Landslide destroys California homes as significant ground movement threats continue

Rain can cause landslides in California when saturated grounds break free and begin to slide. The National Weather Service Office hasn't recorded any measurable rain at nearby Torrance Airport in the past 10 days or for most of June.

ROLLING HILLS ESTATES, California – Several homes were destroyed over the weekend when a landslide on a California hillside community pulled the homes off their foundations. 

FOX 11 Los Angeles reports the problem first became known when the Los Angeles County Fire Department received a call for a water leak at a home on Peartree Lane in the Rolling Hills Estates neighborhood. 

Emergency crews noticed cracks and structural damage to the home, which led to the evacuations of 16 residents on the street.

Janice Hahn, the chair of the Executive Office of the Los Angeles County Board of Supervisors, said 12 homes in Rolling Hills Estates were evacuated.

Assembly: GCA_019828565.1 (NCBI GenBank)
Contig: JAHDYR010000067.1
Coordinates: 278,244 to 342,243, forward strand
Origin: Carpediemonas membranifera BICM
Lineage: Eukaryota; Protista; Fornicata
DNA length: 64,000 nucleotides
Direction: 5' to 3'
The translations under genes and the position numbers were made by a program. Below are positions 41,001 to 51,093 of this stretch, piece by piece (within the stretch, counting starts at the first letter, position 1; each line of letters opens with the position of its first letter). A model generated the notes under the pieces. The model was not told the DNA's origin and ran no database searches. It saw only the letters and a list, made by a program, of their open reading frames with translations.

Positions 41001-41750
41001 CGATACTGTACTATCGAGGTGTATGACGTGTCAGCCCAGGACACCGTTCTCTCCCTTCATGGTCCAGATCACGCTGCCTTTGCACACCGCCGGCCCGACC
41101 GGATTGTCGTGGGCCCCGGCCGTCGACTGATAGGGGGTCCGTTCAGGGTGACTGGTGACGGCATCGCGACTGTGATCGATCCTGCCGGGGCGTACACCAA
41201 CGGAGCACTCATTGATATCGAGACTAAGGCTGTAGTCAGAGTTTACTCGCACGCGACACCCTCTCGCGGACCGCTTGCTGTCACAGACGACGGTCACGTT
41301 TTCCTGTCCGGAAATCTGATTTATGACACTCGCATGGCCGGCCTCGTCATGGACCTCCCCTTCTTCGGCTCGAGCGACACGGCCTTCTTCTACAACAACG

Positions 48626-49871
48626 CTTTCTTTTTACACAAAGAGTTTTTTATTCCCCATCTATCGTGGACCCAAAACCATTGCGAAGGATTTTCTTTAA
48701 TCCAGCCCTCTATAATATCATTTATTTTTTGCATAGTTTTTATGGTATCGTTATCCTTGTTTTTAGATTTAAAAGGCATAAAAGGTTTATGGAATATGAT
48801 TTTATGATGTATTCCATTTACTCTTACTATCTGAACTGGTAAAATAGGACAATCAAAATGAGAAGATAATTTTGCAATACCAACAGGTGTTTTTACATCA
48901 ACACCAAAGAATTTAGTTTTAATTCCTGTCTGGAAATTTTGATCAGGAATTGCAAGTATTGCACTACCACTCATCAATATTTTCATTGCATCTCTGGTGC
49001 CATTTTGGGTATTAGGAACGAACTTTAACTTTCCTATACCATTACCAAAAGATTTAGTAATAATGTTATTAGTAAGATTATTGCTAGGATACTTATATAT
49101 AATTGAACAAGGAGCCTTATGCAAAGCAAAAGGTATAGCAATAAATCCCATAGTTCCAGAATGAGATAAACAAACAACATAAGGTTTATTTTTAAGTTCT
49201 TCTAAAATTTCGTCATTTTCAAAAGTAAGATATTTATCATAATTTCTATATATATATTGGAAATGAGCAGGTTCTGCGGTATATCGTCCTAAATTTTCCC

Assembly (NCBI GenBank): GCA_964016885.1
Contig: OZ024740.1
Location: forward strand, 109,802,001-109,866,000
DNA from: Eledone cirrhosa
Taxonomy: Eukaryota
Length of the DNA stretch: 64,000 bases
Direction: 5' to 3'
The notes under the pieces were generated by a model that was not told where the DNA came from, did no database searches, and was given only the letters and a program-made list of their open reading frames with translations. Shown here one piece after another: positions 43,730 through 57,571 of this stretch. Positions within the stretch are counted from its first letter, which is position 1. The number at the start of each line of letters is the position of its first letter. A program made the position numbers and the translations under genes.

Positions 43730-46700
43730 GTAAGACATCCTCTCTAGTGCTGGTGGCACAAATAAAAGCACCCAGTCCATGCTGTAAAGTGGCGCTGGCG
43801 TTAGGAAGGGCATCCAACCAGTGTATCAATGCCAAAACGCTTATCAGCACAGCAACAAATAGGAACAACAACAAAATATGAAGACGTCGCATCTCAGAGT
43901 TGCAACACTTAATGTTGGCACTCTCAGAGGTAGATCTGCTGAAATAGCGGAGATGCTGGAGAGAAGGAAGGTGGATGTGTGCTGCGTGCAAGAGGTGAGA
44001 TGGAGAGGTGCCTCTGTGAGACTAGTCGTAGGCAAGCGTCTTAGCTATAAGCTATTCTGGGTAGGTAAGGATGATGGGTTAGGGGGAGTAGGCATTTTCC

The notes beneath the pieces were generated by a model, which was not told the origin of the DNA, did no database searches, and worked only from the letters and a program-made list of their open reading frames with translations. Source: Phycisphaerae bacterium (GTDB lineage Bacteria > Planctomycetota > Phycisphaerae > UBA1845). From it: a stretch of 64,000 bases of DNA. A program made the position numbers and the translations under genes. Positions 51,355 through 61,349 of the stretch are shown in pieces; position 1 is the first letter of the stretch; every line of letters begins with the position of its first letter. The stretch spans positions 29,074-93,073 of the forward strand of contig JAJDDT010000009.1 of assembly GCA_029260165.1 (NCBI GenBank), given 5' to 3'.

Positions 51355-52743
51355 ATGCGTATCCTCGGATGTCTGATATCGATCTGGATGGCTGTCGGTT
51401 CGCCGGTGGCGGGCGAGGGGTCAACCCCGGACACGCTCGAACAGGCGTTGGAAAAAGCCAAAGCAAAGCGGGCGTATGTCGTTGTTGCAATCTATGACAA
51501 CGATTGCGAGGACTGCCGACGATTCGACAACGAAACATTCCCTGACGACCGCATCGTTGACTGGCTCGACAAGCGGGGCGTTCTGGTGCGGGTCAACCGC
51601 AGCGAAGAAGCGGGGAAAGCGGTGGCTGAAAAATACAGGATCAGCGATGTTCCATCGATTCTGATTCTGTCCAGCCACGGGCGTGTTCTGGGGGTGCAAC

Over the weekend, significant movement continued pulling some of the homes off their foundations, according to Hahn.

"In my opinion, the land continues to move very quickly," Hahn told FOX 11 Los Angeles. "Since I've been here, I've been told the land has moved 6 feet."

Several homes along Peartree Lane were completely destroyed.

"This is just devastating for these residents," Hahn said.

The exact cause of the sliding hillside is unknown. Officials said it could be caused by heavy rainfall.

The National Weather Service Office in Los Angles hasn't recorded any measurable rain at nearby Torrance Airport in the past 10 days or for most of June.

Rainfall won't contribute to the problem in southern California anytime soon.

Los Angeles County is in the midst of a heat wave, and the FOX Forecast Center isn't tracking any significant rainfall as a high-pressure system begins to build into the Pacific coast.

Landslides can be caused by rains when water runoff soaks into the ground, and a layer of water-soaked soil breaks free and begins to slide.

The land continues to move Monday, but the evacuations have not been expanded beyond 12 homes.

Los Angeles Building and Safety officials and emergency crews continue to monitor the situation.